The incidence of rape is still rising in Oslo. There has been more than a two-thirds increase during the first quarter of this year compared with the same period last year. During the previous five years, in all stranger-rapes in Oslo in which the assailant could be identified, the perpetrator was a Muslim immigrant.
Yet the state of denial continues. In the article below there is not even a hint of acknowledgement that cultural enrichment may play a significant part in the number of women being raped in the capital of Norway. If the media are to be believed, there are two contributing factors to the increased incidence of rape:
|1.||More women are reporting the crime to the authorities, and|
|2.||Jens and Thorbjørn don’t take “no” seriously when the object of their lust is a wee bit drunk.|
Seriously. That’s the best they can come up with.
Increase of 69% in the first quarter: Enormous hike in reported rapes in Oslo
“These are very ugly numbers,” police inspector Hanne Kristin Rohde says.
Last year the number of reported rapes in the capital rose by 30 percent. Since the beginning of the New Year it has only gotten worse.
“Overall there has been a 69 percent increase in cases of reported and attempted rapes in the first quarter this year. That’s an increase of 27 cases compared with this period last year.”
Police Inspector Hanne Kristin Rohde is not happy with the stats she has received from the vice section of the Oslo police.
“These are very ugly numbers,” she says.
“Is this a real increase, or is it simply because more victims are willing to report rape?”
“We don’t know. But bearing in mind the huge focus that we’ve had on this type of crime lately, we believe that the increase is a result of an increased willingness to report rape.”
76 cases in 91 days
During the first 91 days of 2012 the police in Oslo have received 76 reports of rape, compared with 45 at the same time last year. Included in these numbers are the much-publicized assault rape cases.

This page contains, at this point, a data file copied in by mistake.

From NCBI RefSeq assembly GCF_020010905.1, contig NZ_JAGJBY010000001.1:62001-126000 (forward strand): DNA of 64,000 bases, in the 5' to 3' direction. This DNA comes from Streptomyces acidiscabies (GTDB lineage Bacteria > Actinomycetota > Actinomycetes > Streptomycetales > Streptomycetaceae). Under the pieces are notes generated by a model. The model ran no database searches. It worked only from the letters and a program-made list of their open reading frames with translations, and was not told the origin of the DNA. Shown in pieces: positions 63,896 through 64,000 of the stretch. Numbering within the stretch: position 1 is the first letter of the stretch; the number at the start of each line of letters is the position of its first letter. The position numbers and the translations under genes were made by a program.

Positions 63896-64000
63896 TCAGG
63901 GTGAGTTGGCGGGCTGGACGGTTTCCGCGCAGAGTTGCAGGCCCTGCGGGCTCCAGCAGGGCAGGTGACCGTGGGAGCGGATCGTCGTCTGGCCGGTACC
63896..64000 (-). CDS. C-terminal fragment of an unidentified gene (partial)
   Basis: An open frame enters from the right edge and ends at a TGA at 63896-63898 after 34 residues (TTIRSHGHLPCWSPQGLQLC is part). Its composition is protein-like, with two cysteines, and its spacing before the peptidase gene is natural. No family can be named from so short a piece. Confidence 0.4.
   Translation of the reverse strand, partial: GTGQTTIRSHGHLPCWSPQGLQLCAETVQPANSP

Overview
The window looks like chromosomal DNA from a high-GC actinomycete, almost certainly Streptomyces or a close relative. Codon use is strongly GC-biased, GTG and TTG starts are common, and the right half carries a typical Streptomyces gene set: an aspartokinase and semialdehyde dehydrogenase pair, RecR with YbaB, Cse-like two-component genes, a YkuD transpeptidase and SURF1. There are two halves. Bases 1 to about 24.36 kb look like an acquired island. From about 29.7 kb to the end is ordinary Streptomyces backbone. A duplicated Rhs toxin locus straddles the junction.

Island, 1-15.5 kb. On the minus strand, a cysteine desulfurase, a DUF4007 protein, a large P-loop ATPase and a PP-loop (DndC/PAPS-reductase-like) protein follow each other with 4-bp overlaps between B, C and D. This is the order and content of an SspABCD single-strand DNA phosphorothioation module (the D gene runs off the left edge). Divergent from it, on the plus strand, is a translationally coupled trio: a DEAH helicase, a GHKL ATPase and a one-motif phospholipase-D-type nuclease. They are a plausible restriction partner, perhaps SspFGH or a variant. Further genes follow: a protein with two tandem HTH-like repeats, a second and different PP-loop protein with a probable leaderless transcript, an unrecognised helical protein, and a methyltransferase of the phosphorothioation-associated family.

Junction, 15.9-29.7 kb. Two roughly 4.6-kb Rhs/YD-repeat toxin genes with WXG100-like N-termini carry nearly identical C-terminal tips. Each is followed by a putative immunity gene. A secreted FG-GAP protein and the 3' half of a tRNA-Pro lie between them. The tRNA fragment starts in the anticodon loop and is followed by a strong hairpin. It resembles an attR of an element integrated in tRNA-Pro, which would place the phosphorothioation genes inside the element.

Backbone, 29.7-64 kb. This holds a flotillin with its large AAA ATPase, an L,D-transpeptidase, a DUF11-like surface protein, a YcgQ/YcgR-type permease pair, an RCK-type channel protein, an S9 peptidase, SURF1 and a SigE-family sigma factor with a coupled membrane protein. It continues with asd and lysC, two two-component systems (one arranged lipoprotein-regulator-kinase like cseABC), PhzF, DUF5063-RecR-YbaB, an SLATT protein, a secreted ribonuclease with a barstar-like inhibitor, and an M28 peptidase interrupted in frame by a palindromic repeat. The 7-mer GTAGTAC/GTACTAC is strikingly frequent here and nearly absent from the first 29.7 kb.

Want boys and men to take more responsibility
“The most important thing for me is to prevent rape. We need to start talking about domestic violence and rapes that occur at or after parties,” Rohde says.
She stresses the importance of awareness campaigns targeting girls and boys. It’s about how to behave — and how to take care of each other.
“I want to ask all you boys and men: If the girl has consumed alcohol, are you really willing to believe that she actually means ‘yes’?”
Rohde is fully aware that she may be stepping on toes when she portrays the question of consent (responsibility) in this manner.
But this is very important. Boys and men must be able to think and evaluate the situation. It all comes down to the fact that we should take care of each other, Rohde says.
Have hired more investigators
Last year, Rohde struggled with the huge numbers of investigators leaving the vice section for other branches of the police.
“We really would have struggled to investigate the cases we are sitting on now with the limited resources we had then,” she says.
Although Rohde has hired more staff, there are still challenges involved with this type of work.
The capacity at the computer crime section of the Oslo police, whose assistance is often essential when analyzing seized mobile phones and computers, is still at a critical low level, according to sources Aftenposten has been in contact with. In the most severe cases Kripos has to lend a helping hand, but that is the exception.